Four vans filled with riot police were stationed outside the courthouse at Thursday's hearing, but there were no signs of street disturbances or protests.

Staff from Gibbons' school, including Robert Boulos, the head of Unity High School, were present.

Boulos said he was "horrified" when he found out it was a member of his own staff who complained, not a parent as originally thought.

Defense counsel later confirmed that the complaint came from Sarah Khawad, a secretary at the school.


Gibbons has been working at the school -- popular with wealthy Sudanese and expatriates -- since August, after leaving her position as deputy head teacher at a primary school in Liverpool this summer, Boulos said.

He said Gibbons asked the children to pick their favorite name for the new class mascot, which she was using to aid lessons about animals and their habitats.
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Old 11-30-2007, 11:07 AM   #23
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Old 11-30-2007, 11:09 AM   #24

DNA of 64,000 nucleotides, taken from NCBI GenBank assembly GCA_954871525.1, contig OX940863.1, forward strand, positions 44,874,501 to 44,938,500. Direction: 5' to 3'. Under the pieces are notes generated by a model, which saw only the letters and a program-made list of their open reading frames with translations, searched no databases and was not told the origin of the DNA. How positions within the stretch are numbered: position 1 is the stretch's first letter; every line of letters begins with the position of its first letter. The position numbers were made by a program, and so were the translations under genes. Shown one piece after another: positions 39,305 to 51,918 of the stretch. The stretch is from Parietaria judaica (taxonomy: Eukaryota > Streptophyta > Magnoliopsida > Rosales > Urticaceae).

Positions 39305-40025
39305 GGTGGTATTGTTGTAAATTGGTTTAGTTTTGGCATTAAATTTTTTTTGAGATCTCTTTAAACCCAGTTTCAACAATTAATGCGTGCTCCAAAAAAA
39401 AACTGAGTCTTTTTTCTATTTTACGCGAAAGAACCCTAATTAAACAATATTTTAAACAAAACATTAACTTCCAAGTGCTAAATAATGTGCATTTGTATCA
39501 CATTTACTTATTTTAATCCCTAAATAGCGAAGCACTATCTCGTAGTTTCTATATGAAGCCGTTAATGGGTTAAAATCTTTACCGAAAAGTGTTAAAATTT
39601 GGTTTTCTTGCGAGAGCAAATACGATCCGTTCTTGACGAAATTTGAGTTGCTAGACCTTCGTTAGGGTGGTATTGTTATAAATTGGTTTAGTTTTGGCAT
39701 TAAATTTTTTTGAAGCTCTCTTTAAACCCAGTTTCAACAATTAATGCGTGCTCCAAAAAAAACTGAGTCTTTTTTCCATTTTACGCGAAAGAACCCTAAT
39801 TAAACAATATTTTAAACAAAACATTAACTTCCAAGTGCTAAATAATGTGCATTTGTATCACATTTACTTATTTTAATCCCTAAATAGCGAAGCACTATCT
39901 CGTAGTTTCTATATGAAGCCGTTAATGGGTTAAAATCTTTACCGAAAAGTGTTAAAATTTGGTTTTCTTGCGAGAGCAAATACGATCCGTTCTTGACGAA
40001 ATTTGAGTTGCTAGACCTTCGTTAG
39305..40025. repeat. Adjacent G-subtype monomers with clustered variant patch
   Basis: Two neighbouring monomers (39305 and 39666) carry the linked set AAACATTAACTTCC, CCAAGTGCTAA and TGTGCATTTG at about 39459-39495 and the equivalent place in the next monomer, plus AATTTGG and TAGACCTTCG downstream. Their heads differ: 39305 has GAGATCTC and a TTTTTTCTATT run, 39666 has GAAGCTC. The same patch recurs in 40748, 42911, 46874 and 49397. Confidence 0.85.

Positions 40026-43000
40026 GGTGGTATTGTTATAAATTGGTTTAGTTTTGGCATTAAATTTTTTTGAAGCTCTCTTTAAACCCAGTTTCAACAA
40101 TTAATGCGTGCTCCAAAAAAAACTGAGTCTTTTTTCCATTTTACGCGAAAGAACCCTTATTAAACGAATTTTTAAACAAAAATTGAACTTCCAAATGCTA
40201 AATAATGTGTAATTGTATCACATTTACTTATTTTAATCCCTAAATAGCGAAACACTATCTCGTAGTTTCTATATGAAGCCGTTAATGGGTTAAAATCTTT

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they sound like a real enlightened bunch over there...
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Old 11-30-2007, 12:37 PM   #25
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Quote:
New York Times, December 1

...Despite the display of outrage, witnesses said that many of the protesters were government employees who had been ordered to demonstrate, and that aside from a large gathering outside the presidential palace, most of Khartoum was quiet. Imams across the city did bring up the controversial case in sermons after Friday Prayers. But few called for violence.

...It seems that Ms. Gibbons and the teddy bear got sucked into the larger struggle between the Sudanese government, which routinely accuses its Western critics of being anti-Islamic, and European and American officials pressing for an end to the crisis in Darfur. Earlier this month, Sudanese officials said that peacekeepers from Scandinavia could not serve in Darfur, the troubled region of western Sudan, because of what happened two years ago, when several Scandinavian newspapers published controversial cartoons depicting the Prophet Muhammad.